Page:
Horror News Network 2020 Comic Awards: Archie Goodwin Named Horror Comic Honoree Of The Year

It’s funny. When comic book fans think about Archie Goodwin, what probably comes to mind is his impressive reign as editor in chief of Marvel Comics or his standout scripts for DC Comics.

But Goodwin’s roots–and arguably his greatest accomplishments in the comic book world–lie in the horror genre.

Goodwin–who passed away in 1998 at the far-too-young age of 60–began his love of comics as a teenager, scouring his local shops for copies of EC Comics. That led him to assignments as a freelance writer and occasional art assistant on Leonard Starr’s newspaper strip Mary PerkinsOn Stage (raise your hand if you’re old enough to remember that classic comic strip).

OK, we can hear you saying, what does this have to do with horror comics? We’re coming to that.

By the time he reached his late 20s, Goodwin had already displayed his writing chops and was the main scripter for Warren Publishing’s Creepy. The bulk of those early scripts were homages to his favorite comics of years gone by–the EC line. Not a bad influence on a young writer.

By the time Creepy No2 hit the stands, Goodwin was the magazine’s co-editor–along with Russ Jones–a position he parlayed into the editorship of the entire Warren line, including CreepyEerie and Blazing Combat.

During his tenure at Warren (1964-1967), Goodwin served as editor in chief and head writer, and had perhaps his greatest influence on the horror genre–providing the backstory and mythology (and more than a few terrific scripts) for Vampirella, perhaps the most compelling female in horror comics history.

Goodwin’s commitment to Warren and its horror line was such that he continued contributing stories for 15 years after he left the group in 1967, and even returned for a short stint as editor in 1974.

Goodwin then wrote for Marvel Comics, starting in 1968 as the original scripter for the new Iron Man series. He also created the Luke Cage character (with artist John Romita Sr.) and even contributed scripts to Tomb of Dracula (working with artist Gene Colan). While on this award-winning title, Goodwin introduced the supporting character of Rachel Van Helsing.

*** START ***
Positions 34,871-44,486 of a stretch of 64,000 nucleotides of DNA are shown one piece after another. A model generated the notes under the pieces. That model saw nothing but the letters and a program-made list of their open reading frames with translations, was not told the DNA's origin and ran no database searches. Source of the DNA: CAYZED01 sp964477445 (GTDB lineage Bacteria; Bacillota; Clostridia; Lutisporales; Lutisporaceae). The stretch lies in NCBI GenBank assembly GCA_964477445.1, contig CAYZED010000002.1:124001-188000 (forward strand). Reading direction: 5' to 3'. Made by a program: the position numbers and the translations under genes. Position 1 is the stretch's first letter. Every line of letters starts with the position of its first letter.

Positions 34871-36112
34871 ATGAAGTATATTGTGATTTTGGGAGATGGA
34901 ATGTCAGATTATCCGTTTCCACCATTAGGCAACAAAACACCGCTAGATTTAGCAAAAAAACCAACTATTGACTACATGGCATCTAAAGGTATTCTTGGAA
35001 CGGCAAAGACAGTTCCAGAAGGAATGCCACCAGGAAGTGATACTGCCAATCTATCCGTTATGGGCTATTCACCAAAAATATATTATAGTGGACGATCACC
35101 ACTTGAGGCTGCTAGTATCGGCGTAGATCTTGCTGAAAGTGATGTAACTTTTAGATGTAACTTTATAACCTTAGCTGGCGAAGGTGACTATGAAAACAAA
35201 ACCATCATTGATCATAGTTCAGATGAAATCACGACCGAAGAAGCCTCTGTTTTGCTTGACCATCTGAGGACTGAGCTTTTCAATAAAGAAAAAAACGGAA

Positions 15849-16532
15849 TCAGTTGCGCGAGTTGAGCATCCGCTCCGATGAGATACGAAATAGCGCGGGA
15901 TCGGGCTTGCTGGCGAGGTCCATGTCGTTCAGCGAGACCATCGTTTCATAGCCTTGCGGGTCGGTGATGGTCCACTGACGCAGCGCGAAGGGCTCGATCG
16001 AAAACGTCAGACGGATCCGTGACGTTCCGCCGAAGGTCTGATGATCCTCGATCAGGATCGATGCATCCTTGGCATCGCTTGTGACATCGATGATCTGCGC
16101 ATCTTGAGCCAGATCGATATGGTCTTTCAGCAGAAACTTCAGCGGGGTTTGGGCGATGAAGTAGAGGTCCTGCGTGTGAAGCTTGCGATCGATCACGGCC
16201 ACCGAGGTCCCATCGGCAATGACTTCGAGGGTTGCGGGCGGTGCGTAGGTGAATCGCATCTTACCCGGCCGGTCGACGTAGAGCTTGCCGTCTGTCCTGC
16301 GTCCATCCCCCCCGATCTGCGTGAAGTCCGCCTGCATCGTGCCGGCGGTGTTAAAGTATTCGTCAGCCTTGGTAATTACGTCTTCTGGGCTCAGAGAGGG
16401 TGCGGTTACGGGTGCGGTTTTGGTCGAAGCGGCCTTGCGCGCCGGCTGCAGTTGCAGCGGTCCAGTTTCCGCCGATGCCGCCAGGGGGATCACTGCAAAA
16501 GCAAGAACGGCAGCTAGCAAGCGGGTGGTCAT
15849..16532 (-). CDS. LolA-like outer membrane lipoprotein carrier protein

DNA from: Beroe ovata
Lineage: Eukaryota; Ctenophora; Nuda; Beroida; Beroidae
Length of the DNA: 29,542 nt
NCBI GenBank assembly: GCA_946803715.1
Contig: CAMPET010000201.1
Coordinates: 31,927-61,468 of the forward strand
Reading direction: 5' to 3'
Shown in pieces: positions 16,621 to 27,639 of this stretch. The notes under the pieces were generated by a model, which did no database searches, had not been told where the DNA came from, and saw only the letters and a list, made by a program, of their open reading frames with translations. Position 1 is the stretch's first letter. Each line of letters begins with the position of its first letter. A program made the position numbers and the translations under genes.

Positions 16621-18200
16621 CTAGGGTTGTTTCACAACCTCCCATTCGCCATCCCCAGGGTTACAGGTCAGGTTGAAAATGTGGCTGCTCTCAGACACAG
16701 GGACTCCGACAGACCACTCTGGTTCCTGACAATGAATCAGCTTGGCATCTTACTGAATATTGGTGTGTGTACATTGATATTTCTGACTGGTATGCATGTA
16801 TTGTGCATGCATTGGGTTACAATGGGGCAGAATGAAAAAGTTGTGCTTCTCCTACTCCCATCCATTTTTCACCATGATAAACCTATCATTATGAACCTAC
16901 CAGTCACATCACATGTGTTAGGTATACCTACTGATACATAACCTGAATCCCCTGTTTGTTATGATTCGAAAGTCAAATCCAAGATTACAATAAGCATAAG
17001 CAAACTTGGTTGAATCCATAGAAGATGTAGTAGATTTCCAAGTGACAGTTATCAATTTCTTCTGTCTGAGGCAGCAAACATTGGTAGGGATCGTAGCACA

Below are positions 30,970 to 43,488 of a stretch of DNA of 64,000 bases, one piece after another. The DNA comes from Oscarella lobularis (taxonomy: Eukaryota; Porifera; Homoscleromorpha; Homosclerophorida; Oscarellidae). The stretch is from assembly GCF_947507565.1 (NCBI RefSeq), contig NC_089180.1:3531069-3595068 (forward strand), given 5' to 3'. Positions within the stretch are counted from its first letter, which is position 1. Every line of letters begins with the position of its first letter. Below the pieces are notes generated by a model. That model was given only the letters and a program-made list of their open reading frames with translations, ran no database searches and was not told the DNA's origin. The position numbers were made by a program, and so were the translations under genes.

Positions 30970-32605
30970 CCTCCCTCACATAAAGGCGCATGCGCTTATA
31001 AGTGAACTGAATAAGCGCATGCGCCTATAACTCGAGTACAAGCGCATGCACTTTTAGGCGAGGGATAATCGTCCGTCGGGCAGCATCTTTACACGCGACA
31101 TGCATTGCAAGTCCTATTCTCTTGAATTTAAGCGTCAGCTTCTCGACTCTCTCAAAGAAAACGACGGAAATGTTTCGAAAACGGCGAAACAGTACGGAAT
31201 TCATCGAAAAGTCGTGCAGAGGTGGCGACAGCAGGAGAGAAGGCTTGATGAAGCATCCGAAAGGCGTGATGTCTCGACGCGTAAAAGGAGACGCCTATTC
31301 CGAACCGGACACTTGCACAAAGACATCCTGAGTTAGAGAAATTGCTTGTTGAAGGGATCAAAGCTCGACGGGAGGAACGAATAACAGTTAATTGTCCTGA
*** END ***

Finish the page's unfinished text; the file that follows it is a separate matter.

Goodwin also wrote and edited several books for DC Comics (including Detective Comics) in the late 1970s, and his work on the famed Manhunter back-up series won several awards.

Goodwin became Marvel’s eighth editor in chief in the late 1970s and, during that time, Marvel secured the rights to publish the successful Star Wars franchise comic book adaptation and tie-in series.

In 1979, Goodwin returned to his horror roots, scripting an adaptation of the original Alien film–Alien: The Illustrated Story–that was drawn by Walt Simonson and published in Heavy Metal.

Goodwin returned to DC Comics as an editor/writer in 1989, helming several Batman projects–including the fan-favorite Batman: The Long Halloween and Batman: Legends of the Dark Knight Halloween Special No. 1.

Goodwin–a member of the Will Eisner Award Hall Of Fame and a two-time Shazam Award winner for Best Writer–is frequently cited as the best-loved comic book editor. Ever.

For all that–and his lasting impression on horror comic book creators and fans–Archie Goodwin is Horror News Network’s 2020 Horror Comic Honoree of the Year.

Thomas Tuna
Thomas Tuna
Thomas A. Tuna is a comic book veteran who began his writing career back in the ’70s with Charlton Comics, contributing to such horror titles as Ghost Manor, Haunted, The Many Ghosts of Dr. Graves and Ghostly Haunts. Most recently, he has served as a writer and editor (with more than a smattering of horror yarns) for such comic book websites as Hyper Epics and Red Moon Features. Some of his favorite horror flicks include Jaws, Salem’s Lot, Dracula (with Frank Langella) and Blade. His favorite horror comic books? Tomb of Dracula (by Marv Wolfman and Gene Colan) and Swamp Thing (by Len Wein and Berni Wrightson).

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